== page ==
# Antennas

Discussion in 'General Electronics Discussion' started by Potential difference, Sep 8, 2010.

1. ### Potential difference

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Sep 8, 2010
Why is it that most antenna discussions highlight the "halfwave antenna"? What is it so special about "Halfwave" as opposed to any other wavelength?

2. ### (*steve*)¡sǝpodᴉʇuɐ ǝɥʇ ɹɐǝɥdModerator

25,448
2,809
Jan 21, 2010
Wavelength is inversely proportional to frequency, and directly proportional to the speed of the signal in the medium (think speed of light).

A half-wave antenna is thus a length equal to half the wavelength of the signal in the material the antenna is composed of. So your question should be "What is so special about a half wavelength as opposed to any other length" (not wavelength).

Imagine a wave machine at the end of a long narrow swimming pool. If the wave machine makes a single wave, it goes to the end of the pool, is reflected from the end wall and returns to the wave machine where it is reflected again, the wave going back and forth several times before it dies out..

Imagine the wave machine generating a series of waves. These waves will bounce off the end wall and return to the wave machine.

If the waves come back exactly so they match the wave being created by the wave machine then the reflection and the wave being created reinforce each other.

If the waves come back at some other point, then the waves will interfere, and the pattern of signal and reflection will become complex (I'll avoid the term chaotic)

The factors which determine whether the waves are timed so that they reinforce each other, or not are determined by the length of a wave (from crest to crest), the speed of the wave, and the length of the pool.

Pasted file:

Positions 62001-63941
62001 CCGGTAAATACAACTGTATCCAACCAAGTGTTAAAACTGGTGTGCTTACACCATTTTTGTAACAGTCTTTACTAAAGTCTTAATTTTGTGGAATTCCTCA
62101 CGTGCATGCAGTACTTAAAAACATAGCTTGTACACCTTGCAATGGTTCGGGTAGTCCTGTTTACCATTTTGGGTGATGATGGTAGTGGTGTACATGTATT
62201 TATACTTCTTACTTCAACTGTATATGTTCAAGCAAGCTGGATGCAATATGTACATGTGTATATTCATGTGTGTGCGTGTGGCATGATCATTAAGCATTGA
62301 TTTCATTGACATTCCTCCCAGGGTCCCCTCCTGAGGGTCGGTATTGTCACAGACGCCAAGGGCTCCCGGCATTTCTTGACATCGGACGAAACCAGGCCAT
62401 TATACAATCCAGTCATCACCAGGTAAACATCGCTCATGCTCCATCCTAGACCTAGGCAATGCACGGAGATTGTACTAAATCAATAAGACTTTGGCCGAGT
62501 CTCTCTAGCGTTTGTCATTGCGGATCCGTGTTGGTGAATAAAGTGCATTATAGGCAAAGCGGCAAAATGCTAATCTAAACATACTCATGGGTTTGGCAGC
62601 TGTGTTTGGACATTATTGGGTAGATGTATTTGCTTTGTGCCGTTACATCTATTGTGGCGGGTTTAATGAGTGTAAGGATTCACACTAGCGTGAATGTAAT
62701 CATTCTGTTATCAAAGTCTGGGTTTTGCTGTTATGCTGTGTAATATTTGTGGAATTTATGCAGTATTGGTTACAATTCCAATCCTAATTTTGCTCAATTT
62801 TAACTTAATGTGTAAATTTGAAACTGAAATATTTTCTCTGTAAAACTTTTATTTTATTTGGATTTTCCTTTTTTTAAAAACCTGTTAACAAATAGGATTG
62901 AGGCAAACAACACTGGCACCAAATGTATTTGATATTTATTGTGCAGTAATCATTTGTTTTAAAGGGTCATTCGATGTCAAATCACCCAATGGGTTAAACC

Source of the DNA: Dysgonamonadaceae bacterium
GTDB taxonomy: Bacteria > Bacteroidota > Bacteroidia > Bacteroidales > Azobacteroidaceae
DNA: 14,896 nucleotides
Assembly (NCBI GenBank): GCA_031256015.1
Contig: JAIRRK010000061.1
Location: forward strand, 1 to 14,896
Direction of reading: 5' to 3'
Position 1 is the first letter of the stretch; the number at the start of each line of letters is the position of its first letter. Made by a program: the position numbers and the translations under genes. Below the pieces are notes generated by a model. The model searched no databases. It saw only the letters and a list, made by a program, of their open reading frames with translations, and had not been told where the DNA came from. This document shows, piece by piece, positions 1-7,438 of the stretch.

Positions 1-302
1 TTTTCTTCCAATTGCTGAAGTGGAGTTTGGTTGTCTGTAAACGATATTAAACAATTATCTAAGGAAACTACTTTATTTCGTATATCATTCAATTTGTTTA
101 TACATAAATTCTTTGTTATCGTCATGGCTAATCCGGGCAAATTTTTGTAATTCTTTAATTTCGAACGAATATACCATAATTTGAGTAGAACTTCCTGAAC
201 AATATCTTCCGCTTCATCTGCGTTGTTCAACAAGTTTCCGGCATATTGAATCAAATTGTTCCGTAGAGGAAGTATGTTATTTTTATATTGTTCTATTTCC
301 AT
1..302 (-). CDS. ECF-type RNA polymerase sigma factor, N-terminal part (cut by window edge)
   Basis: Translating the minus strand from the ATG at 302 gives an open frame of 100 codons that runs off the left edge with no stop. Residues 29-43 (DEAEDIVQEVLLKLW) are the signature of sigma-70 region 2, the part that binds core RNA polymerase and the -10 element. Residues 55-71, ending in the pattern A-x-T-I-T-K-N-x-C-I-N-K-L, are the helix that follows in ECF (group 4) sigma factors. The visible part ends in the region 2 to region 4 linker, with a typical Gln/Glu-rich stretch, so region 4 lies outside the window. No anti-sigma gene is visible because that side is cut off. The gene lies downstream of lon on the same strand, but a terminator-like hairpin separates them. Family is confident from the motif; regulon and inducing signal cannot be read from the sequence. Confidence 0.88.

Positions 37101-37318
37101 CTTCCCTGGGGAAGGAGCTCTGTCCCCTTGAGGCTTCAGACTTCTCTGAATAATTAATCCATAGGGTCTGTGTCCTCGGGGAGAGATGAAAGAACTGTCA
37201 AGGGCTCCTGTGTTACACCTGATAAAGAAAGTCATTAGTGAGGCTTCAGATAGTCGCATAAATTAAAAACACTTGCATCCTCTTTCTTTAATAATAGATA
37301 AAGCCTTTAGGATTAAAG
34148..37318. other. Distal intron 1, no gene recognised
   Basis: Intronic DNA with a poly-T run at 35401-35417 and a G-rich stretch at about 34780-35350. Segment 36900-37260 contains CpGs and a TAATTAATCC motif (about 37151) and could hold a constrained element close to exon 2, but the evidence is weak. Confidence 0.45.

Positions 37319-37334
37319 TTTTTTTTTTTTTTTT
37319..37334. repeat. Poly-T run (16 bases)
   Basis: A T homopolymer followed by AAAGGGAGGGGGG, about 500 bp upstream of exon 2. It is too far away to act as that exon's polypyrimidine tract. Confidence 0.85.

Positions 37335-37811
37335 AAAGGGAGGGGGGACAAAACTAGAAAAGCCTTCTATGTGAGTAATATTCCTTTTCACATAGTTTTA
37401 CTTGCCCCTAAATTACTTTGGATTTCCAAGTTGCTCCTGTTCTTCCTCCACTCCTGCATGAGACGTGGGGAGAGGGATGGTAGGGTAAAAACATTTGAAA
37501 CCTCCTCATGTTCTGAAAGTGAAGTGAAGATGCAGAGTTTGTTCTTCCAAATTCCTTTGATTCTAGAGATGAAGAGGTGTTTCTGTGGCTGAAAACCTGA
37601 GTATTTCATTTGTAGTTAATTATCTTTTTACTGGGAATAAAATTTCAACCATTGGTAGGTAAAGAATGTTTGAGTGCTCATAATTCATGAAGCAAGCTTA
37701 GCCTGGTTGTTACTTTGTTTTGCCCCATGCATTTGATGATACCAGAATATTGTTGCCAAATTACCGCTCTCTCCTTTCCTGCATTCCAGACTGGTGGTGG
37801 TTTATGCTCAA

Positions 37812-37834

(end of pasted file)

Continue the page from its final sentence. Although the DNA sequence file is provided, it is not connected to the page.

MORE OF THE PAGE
It happens that lengths of 1/4 wavelength, and 1/2 wavelength have interesting properties (if you consider what happens to the reflections -- 1/2 wavelength corresponds to a full wavelength by the time the reflection gets back to the source)

3. ### shrtrnd

3,781
499
Jan 15, 2010
That's critical in transmitter applications, if you're involved in that at all.
Full wavelength antennas would be very long, 1/2 wave half as long, 1/4 wavelength antennas, just like you'd think, ...1/4 as long. Most mobile radios use 1/4 wave antennas, to cut down on the physical length of the antenna in mobile applications.
I'm assuming, whatever you're reading leans toward halfwave antennas, because you'd
need half the length of the antenna for the frequency you're looking at, but in actual use, a halfwave antenna theoretically would work better than quarterwave antenna.